Know that every journey or trip requires planning to know where toilets are, a packing of wipes and underwear, a knowledge that using public toilets is an embarrassing experience because of the noise, that I’m using up valuable spoons to do that thing and will suffer for it later.

Please just have a little understanding that despite my brash, shouty, activist exterior I am still healing, still learning how to accept and use my new body and still dealing with the emotional trauma that the past 18 months have thrown at me.

Sam ✌️&❤️

Fatigue and Chronic Illness

I was talking to another j pouch-ee yesterday and she said something that struck me as so true.

You wake up and think you could take over the world. Then you try to get up and your body says “no way, you are 90”

You see, one of the hardest things about chronic illness is the fatigue. Fatigue isn’t being tired. It’s an exhaustion that is bone deep, a feeling that your body is giving up on you. It’s feeling that every fibre of your being is suddenly being affected by gravity more than anything else.

It was the idea of your brain and body being disconnected in some way that really made me think. I wake up most mornings with my head filled with ideas, plans and lists of things to do that day. In my head I am powerful and could rule the world!!! But no one told my body that. The head is willing but the body is failing.

The psychological implications of this are feelings of failure, guilt and disappointment. I worry that people think I’m lazy, that I look ok physically so why am I in bed? I worry that others will see me smiling in a photo on Facebook and then wonder why I’m saying that I’m physically exhausted and struggling. I feel guilty that the lives of myself and my husband revolve around my illness. I feel guilt that my input to our business is so minimal. I think about how much I feel like a failure, that the physical work I do is dramatically lower than the amount I’d like to be doing.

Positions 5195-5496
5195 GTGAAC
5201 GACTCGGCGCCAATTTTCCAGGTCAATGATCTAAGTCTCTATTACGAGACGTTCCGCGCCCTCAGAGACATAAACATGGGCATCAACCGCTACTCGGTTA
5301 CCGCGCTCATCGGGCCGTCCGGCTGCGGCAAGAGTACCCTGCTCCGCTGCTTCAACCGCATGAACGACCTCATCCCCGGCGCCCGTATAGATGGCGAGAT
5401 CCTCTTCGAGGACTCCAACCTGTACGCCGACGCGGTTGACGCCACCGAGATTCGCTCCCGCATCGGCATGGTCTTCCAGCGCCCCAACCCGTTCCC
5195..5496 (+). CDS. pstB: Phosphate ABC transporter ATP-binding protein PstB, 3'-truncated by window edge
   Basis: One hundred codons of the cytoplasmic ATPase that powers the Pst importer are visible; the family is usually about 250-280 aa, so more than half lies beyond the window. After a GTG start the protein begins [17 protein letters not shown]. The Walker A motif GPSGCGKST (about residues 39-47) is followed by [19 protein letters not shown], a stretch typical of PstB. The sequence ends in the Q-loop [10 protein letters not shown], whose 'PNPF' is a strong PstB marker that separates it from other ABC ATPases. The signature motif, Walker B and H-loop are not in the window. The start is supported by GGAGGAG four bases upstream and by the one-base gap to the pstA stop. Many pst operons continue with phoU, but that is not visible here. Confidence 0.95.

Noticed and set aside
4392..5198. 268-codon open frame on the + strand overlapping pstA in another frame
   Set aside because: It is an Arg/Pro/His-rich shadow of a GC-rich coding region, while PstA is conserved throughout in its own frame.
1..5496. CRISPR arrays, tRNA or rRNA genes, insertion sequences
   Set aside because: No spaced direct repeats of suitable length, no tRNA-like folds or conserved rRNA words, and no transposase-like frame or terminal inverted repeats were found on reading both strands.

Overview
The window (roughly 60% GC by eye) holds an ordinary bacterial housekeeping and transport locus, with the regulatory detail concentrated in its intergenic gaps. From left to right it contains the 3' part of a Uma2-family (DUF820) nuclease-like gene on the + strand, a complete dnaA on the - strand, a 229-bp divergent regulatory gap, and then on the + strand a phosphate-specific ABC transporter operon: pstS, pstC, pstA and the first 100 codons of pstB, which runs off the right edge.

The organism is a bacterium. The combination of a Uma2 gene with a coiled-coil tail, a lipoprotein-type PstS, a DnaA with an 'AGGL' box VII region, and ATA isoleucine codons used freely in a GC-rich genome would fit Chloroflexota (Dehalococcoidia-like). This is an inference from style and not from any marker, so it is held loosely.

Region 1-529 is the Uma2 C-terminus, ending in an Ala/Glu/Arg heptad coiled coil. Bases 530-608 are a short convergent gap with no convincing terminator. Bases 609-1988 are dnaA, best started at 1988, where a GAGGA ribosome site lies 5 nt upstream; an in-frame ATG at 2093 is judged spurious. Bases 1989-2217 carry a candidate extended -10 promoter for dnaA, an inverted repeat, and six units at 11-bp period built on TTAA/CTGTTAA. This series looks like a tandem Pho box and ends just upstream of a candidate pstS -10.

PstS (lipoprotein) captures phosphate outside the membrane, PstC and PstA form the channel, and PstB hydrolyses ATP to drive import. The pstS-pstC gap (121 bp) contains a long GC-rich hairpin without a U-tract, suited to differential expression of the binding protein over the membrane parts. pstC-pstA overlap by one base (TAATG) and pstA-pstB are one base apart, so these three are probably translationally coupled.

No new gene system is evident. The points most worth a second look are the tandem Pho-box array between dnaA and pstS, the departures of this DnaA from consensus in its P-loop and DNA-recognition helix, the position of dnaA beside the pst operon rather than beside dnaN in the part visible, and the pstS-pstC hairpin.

I am disappointed that my recovery is so slow. I was told it takes around two years to fully recover from j pouch surgery and I know that my body has been through so much this year and I need to give myself a break. But I just wish I was back to ‘normal’, I would love to be full of energy and ready to kick some arse.

I would just like my body to listen to my mind. My mind is filled to bursting with ideas… It’s constantly whirring and I just wish I had the physical energy to fulfil just some of those ideas day to day.

There is a huge problem of a lack of understanding, people don’t understand and comment on chronic illness with a condescending and patronising tone that they somehow think is helpful. I was sent this chronic illness bingo sheet today by a friend and I think I could mark of every single one!!!

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Chronic illness isn’t just a disease you have to deal with physically, it is mental, emotional and social. It can be an invisible illness that makes the sufferer feel isolated and can spark depression and anxiety.

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I suppose today’s post is about speaking out, educating and sharing my experience in the hope that next time you, dear reader, are in contact with someone else with a chronic illness that you will be a little more open minded, a little more sensitive and a little more caring.

Crohns and Colitis Uk have produced an information sheet on IBD and fatigue, take a look for some official advice.

They also have a site about the studies going on right now, take a look here.

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Love Sam x